Corporate Litigation: Show Me The Records!

Business litigation attorneys who represent California corporations are often asked to advise their corporate clients on the rights of shareholders and directors to inspect the corporate records. Usually a request is part of a larger disagreement by a minority shareholder relating to the operation of the company. In smaller corporations, the shareholder dispute may be more akin to a partnership dispute. The request is often a precursor to a breach of fiduciary duty lawsuit or some other type of corporate litigation. Those running the corporation—realizing that a lawsuit or at least a battle for control is brewing—are reluctant to let the dissident shareholders view any records or to share any corporate information with them. For those running the corporation, here are the basic guidelines when responding to a request to inspect documents.

The corporate response should comply with the California Corporations Code requirements. To ensure that you comply with the legal regulations, you should hire an experienced business litigation attorney. More importantly, if this is the opening act of an upcoming shareholder lawsuit, you should consult with a lawyer sooner rather than later so that you can develop a strategy for dealing with the dispute. Because emotions often run high in shareholder and partner disputes in small companies, a corporate litigation attorney may help the corporation analyze the dispute more dispassionately. You may be able to resolve the issue before a lawsuit is filed.

What documents must a corporation maintain?

A corporation must maintain accounting records (adequate and correct books and record of account), tax records (permanent books of accounts or records, including inventory, that are sufficient to establish the information required on its tax returns), shareholders lists (showing names, addresses, number of shares and class of shares), minutes (of meetings of shareholders, the Board of Directors and committees of the Board) and bylaws.

What are a director’s and a minority shareholder’s rights to inspect corporate documents?

Corporate shareholders and directors have a right to inspect the corporate records without the need for a lawsuit. Directors have an absolute right at any reasonable time to inspect corporate books, record and physical properties in order to fulfill their fiduciary duty. A shareholder, on the other hand, has an absolute right to inspect the corporation’s articles and bylaws but has only a limited right to inspect the corporation’s financial records. The shareholder must make a demand that is reasonably related to the shareholder’s interests as a shareholder. The inspection right only includes accounting records and director minutes. The shareholder does not have a right to inspect the corporation’s contracts (such as loan documents and leases) or correspondence.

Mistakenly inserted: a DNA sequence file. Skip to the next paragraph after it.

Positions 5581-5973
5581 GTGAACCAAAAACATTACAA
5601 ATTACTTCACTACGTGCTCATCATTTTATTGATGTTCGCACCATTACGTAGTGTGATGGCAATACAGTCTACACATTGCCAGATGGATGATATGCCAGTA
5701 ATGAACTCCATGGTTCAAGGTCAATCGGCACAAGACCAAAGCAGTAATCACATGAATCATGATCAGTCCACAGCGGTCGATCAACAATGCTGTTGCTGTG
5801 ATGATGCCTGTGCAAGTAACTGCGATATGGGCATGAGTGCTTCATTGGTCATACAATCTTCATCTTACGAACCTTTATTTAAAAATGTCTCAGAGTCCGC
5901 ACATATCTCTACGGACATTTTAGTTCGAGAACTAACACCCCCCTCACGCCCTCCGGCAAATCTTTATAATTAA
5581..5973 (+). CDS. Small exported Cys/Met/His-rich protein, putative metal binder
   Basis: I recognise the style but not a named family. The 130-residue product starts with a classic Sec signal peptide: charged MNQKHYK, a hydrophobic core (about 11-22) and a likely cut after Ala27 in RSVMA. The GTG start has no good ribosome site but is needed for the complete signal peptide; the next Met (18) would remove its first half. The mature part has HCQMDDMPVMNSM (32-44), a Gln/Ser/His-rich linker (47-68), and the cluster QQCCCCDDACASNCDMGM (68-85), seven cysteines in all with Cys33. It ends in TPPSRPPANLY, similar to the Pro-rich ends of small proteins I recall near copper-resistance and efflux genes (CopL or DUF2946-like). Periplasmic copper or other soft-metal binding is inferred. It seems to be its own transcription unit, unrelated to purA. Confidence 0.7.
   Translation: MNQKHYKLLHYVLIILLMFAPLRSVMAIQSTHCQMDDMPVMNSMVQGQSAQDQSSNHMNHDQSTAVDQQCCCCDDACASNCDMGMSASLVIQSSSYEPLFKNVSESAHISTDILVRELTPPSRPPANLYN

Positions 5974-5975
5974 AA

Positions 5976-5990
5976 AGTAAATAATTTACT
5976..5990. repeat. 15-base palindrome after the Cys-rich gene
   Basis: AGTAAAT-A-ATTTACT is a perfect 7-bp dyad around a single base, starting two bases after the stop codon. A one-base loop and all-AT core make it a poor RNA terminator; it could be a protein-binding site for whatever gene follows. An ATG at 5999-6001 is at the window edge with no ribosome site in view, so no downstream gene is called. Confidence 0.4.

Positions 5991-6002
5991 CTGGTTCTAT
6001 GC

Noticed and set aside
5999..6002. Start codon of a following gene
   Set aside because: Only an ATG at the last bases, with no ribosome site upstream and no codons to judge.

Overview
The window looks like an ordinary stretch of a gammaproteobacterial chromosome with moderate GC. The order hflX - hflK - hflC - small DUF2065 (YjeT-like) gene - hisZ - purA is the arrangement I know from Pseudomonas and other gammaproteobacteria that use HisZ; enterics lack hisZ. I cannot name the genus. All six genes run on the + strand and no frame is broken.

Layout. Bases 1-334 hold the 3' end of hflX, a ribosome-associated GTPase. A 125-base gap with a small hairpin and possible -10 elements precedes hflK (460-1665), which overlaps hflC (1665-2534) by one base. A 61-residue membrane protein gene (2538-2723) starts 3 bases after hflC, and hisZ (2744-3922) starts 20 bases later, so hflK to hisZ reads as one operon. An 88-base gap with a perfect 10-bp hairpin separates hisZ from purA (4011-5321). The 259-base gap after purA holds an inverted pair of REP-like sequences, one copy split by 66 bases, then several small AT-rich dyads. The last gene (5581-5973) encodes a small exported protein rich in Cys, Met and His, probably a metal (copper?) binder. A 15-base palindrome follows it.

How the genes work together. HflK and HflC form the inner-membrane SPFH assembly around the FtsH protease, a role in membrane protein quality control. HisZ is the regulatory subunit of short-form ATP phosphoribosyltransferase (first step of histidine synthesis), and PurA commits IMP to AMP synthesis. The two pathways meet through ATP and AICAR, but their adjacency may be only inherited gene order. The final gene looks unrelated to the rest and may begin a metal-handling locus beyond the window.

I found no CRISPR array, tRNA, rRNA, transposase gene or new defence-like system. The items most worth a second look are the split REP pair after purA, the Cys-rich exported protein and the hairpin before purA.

When will a demand be “reasonably related to the shareholder’s interests as a shareholder”?

Typically, the stated purpose will be to determine the fair value of the shares. This is broad and all-encompassing and so should include a wide variety of documents. The purpose may also be to investigate whether there is malfeasance by management. Often, however, a corporation will have a concern that a shareholder seeks inspection for competitive reasons (i.e., they are establishing a competing business). The most resisted demand is that of the shareholder list. A dissident shareholder often wants to contact other shareholders to force change at the corporation. Management, understandably, does not want the dissident shareholder stirring up trouble. A shareholder owning at least 5% of the stock has an absolute and unconditional right to inspect the shareholder list. Shareholders with less than 5% must, again, show a purpose reasonably related to the shareholder’s interests as a shareholder.

A corporation that refuses to comply with these shareholder inspection rights can be compelled to produce these documents by a court and be assessed a penalty as well. Moreover, the shareholder’s attorney can point to management’s stonewalling in any later lawsuit to show yet another example of how the corporation was trying to cover up its malfeasance or how it was mistreating its shareholders. A corporation’s attorneys should think through how these early skirmishes will reflect on the corporation later during a trial.

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